Specifically, the senators’ legislation would allow more flexible portions of proteins and grains in the federal school meals program, while leaving in place the rest of the regulation, including the total calorie cap and its emphasis on fruits, vegetables, whole grains and non-fat dairy selections. Professional school nutritionists and food preparers welcome the bill because it gives them flexibility to meet the needs of all students, rather than applying a one-size-fits-all rule. At the same time, the total calorie cap remains in place to ensure healthy meals in proportion, and allowable fruits are increased as compared to before, and vegetable servings are unlimited.

“We welcome the support of the School Nutrition Association, the professionals in the field who actually have to implement the federal rules every day,” Hoeven said. “Our new legislation will give food preparers at our schools the flexibility to provide nutritious, satisfying meals for growing youngsters, and at the same time, address such important issues as childhood obesity and poor nutrition. This bill just applies common sense to the rules and makes sure that they’re both effective and reasonable.”

“I’m pleased the USDA has given school districts greater flexibility in implementing new nutritional standards, but I want the changes to be permanent,” Pryor said. “That’s why I’ve teamed up with Senator Hoeven on this bipartisan bill that will give school food authorities the permanent flexibility they need to ensure Arkansas students receive nutritious, well-balanced meals at school.”

“The weekly limits on grains and proteins served with school meals had the unintended consequence of restricting healthy menu items like daily sandwich choices and salads topped with chicken and low-fat cheese,” said Sandra Ford, SNS, School Nutrition Association President and Director, Food and Nutrition, Manatee County School District, FL. “Under the bipartisan Sensible School Lunch Act, school meals would continue to meet calorie limits and include plenty of fruits and vegetables, but cafeterias will have flexibility to plan menus that meet student tastes and nutrition standards.”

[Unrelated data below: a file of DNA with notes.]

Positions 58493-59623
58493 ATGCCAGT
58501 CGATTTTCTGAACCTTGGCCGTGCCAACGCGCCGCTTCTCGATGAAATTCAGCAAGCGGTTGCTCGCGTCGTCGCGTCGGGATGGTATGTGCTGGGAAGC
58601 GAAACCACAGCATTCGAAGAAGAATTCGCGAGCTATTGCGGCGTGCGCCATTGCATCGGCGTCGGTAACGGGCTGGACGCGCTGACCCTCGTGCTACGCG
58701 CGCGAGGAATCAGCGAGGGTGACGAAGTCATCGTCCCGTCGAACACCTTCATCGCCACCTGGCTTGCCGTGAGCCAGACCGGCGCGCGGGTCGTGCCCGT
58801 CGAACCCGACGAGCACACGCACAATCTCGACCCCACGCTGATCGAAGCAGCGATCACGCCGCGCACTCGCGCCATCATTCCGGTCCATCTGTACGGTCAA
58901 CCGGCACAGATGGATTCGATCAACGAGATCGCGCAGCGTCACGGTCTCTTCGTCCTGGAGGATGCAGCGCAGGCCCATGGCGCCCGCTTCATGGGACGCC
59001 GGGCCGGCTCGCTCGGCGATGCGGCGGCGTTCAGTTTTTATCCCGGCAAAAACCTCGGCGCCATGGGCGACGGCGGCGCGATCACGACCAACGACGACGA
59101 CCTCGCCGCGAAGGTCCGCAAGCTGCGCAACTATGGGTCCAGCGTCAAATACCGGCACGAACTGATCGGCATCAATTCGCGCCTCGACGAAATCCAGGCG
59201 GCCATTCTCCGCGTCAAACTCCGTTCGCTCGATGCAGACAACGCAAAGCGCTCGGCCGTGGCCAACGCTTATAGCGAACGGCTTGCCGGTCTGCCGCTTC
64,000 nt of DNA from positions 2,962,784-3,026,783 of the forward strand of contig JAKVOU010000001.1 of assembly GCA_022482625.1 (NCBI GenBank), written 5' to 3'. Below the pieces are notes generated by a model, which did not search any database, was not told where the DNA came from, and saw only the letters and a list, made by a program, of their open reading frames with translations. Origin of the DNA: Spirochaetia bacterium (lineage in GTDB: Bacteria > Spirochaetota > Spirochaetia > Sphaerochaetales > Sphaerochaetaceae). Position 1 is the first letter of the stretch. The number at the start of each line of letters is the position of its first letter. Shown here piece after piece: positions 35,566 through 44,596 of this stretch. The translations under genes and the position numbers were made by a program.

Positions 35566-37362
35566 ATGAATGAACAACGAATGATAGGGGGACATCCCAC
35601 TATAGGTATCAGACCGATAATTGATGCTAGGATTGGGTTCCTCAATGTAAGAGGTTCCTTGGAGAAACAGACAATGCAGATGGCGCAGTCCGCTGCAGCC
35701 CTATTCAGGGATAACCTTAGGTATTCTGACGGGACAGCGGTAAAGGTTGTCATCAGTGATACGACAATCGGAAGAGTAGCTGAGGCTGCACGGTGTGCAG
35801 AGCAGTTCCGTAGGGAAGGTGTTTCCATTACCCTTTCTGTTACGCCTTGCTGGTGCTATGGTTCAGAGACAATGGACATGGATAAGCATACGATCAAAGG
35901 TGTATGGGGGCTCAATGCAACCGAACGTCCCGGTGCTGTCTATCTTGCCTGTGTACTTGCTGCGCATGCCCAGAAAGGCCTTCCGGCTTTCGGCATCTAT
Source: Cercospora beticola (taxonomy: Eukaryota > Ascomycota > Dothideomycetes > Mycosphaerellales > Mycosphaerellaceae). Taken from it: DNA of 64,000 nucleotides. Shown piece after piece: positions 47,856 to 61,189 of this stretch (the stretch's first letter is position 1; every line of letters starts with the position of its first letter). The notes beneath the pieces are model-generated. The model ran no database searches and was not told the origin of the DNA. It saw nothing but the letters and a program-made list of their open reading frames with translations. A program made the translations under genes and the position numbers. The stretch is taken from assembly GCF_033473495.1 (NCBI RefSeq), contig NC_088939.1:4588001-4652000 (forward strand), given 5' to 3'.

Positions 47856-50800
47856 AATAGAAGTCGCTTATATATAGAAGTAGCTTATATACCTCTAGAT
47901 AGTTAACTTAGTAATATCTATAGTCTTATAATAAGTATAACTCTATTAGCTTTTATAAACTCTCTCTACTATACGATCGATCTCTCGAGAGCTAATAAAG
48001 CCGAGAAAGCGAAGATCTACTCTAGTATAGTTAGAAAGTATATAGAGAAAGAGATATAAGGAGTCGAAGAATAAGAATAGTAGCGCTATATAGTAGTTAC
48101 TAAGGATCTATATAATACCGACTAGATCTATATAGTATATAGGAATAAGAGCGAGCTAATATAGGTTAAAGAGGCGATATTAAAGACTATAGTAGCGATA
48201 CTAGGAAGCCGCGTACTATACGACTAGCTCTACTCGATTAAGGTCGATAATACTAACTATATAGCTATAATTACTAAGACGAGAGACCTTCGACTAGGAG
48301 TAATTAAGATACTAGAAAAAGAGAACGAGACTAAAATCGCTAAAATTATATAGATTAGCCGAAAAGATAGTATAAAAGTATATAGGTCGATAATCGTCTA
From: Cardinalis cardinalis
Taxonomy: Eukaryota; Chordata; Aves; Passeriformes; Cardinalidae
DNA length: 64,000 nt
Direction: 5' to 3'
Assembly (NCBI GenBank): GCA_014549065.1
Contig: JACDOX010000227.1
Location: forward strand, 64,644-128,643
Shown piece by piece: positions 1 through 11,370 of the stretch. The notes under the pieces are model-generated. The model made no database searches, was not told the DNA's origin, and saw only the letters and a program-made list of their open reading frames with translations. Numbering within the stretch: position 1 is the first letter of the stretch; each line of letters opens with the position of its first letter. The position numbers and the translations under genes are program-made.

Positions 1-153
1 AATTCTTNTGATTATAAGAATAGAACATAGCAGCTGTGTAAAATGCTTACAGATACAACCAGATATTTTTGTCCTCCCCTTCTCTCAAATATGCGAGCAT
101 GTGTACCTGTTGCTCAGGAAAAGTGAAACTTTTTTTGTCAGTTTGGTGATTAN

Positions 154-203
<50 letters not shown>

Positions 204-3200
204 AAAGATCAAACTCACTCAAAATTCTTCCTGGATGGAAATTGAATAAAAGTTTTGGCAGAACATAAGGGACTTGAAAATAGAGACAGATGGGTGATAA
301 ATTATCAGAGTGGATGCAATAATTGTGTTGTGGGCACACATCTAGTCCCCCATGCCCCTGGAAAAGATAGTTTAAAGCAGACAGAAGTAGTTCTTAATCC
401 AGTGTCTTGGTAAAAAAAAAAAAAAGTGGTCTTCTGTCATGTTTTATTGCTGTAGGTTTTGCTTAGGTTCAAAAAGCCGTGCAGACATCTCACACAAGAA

“Though we must do what we can to curb childhood obesity and poor nutrition, we also must ensure that schools have the necessary flexibility to meet the different needs of their students,” Senator Landrieu said. “Many children, especially those who qualify for free and reduced lunch, rely on the meals they receive at school to keep them satisfied and healthy. A one-size-fits-all regulation is not sufficient, so I am very pleased to support the Sensible School Lunch Act which, if enacted, will make permanent the flexibility our school officials need to ensure all of our students are properly nourished.”

“The restrictive USDA regulations fail to consider the varying and unique nutritional needs of individual students, such as a highly-active athlete or a lower-income child that may not be receiving meals outside of school. I have heard from administrators and parents across Oklahoma about the difficulties complying with the new USDA guidelines, and I am pleased to be joining Sens. Hoeven and Pryor in this common-sense solution to empower schools with flexibility to better address the health of their students," said Senator Inhofe.

“Growing up my mom was a school cook, I remember hearing firsthand about the challenges schools face when trying to provide well balanced meals to students,” said Senator Heitkamp. “North Dakota schools shouldn’t have to choose between adhering to grain and protein limits and producing school lunches that provide enough nutrition to sustain kids throughout the day. By removing the maximum limitations on meat and breads, we give flexibility back our schools to provide healthy, fulfilling meals to students.”

Sensible School Lunch Act